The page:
How Four Sisters Are Making Waves With Their Made-in-Colombia Shoe Brand

It’s been a slow and steady process for the made-in-Colombia shoe brand Kaanas. Founded in 2013 by sisters Adriana, Juliana, Natalia and Liliana Acevedo, shoemaking has been in their blood since birth, and they plan to continue the family business.

Growing up, their father had shoe stores in Colombia, while their mother owned a small factory. “Shoes are all we know,” Liliana, 32, the brand’s designer and creative director, told FN. “It’s personal. We grew up around samples, around leathers. This is a passion.”

Kaanas spring 2019 shoes
Kaanas founders Natalia (L) and Liliana Acevedo.
CREDIT: Federica Dall'Orso

Kaanas all started with an espadrille, and the line has since grown to include sandals, mules, flats, booties, block-heels and its most popular category, sneakers. The wearable assortment, which are handmade by local artisans and focuses on a feminine aesthetic, retails for under $200.

Since the launch, Kaanas found wholesale partners in Nordstrom, Shopbop, as well as 500 independent boutique retailers.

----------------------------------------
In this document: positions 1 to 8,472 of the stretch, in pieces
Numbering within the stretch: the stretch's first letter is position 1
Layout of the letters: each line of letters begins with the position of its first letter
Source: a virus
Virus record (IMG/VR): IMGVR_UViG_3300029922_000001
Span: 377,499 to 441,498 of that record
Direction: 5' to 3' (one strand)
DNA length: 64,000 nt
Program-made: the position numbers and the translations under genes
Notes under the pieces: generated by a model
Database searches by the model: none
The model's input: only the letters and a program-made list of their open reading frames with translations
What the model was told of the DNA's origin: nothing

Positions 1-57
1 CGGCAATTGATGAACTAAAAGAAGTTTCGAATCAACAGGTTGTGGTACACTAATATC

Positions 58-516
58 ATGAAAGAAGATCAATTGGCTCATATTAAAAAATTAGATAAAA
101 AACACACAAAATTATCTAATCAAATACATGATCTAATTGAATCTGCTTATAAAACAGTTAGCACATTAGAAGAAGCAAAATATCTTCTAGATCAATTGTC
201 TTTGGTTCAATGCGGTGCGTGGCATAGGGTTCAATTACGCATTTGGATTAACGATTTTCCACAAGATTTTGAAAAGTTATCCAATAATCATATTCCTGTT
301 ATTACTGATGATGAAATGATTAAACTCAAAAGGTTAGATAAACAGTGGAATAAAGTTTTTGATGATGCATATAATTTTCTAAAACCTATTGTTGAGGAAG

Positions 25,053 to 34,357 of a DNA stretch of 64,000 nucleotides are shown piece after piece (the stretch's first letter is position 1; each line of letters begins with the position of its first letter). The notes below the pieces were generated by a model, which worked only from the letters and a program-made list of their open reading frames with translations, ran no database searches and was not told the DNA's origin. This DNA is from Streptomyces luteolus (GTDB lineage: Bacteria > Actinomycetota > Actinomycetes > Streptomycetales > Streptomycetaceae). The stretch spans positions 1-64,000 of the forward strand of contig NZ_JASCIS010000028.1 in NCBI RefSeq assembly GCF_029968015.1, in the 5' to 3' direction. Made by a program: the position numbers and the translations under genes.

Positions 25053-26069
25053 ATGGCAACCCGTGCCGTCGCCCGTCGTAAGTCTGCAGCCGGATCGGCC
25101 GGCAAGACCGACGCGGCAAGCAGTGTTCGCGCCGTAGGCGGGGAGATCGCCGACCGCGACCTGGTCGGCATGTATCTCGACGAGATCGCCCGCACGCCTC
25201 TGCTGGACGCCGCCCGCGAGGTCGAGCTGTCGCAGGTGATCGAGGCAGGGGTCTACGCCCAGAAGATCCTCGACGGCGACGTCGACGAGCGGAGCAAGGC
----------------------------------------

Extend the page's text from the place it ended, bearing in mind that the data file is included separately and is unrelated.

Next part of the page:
Kaanas spring 2019 shoes
Kaanas spring ’19.
CREDIT: Federica Dall'Orso

Now, the millennial entrepreneurs plan to expand their e-commerce business. By owning their own factory, which Juliana, 26, runs logistics and production, the Acevedos see an advantage.

Liliana said, “[It cuts cost.] I can sample as much as I want and fast. We are quick to market. I can do a shoe in 24 hours if we had to do, so for sampling and new developments. It’s advantageous.”

Brand awareness is key for growth, according to the founders. The duo will be putting their efforts toward marketing, social media and celebrity placement.

And while the family-owned company is based in Colombia, the label’s focus is on the U.S. market. However, their hometown has been nothing but supportive.

“There’s a huge female entrepreneur [wave]. It’s incredible. Colombian fashion brands are having a good moment. There are thriving brands,” said Liliana, “Being a woman in the fashion industry in Colombia, you are supported. They give you a lot of credit and recognition.”

She added, “We are growing. We have patience. Our dad taught us that this takes time.”

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